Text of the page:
Economic and social pressures have forced many in Iran to delay getting married. Some 75 percent of the population under the age of 35 are single, and as families have been started later new social trends have emerged.
Studies show that 7.1 percent of Iranians live alone, most of them in Tehran, the capital. The number is high for a traditional country, and Ali Khamenei, the country’s supreme leader, has been concerned enough to publicly encourage people toward marriage – and posterity.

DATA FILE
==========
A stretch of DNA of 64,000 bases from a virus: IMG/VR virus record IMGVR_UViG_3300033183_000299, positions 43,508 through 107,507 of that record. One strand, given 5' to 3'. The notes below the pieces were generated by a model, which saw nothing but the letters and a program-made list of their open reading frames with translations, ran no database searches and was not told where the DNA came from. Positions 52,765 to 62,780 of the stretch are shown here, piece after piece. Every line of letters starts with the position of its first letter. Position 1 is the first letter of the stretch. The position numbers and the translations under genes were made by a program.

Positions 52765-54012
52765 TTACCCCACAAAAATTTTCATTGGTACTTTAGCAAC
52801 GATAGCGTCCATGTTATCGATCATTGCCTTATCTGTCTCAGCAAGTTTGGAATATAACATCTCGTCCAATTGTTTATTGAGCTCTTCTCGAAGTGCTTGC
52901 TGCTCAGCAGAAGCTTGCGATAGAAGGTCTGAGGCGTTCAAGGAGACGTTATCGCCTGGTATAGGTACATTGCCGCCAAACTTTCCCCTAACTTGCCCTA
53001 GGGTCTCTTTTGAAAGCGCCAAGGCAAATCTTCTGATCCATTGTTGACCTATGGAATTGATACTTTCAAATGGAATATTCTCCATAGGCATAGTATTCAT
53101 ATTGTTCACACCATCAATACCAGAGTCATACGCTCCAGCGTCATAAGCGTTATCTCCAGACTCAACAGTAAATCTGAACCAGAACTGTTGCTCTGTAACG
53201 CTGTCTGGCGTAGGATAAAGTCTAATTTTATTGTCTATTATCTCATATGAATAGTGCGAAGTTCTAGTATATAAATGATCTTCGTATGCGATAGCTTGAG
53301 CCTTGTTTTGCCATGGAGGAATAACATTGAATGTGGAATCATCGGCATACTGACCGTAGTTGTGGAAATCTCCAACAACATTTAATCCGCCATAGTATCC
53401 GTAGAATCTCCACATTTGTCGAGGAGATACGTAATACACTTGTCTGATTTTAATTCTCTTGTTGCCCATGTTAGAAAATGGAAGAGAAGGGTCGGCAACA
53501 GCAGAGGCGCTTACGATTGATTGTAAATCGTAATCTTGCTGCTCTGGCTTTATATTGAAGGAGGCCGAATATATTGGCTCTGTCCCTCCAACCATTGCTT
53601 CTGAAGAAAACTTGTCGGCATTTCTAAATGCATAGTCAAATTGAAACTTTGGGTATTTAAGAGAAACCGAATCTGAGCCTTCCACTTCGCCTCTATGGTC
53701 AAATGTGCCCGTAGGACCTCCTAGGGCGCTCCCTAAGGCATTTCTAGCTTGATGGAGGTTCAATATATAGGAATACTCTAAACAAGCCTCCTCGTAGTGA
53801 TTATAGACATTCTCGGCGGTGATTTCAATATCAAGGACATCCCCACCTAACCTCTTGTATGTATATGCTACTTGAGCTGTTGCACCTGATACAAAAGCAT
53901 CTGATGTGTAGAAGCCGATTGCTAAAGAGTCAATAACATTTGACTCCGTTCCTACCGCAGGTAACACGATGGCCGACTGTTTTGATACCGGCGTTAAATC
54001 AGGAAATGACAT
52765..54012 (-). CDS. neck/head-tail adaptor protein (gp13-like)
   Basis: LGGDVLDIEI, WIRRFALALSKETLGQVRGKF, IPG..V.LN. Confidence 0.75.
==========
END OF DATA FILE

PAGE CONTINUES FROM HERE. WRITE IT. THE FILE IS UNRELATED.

For young singles, however, there is a measure of empowerment. Single women are embracing modernism and a Western lifestyle as they drift from tradition, seeking to prove they can live independently, without any support from their families, just like boys do. Young men look to bachelor life as a way to distance themselves from their traditional families, with whom they find less and less in common.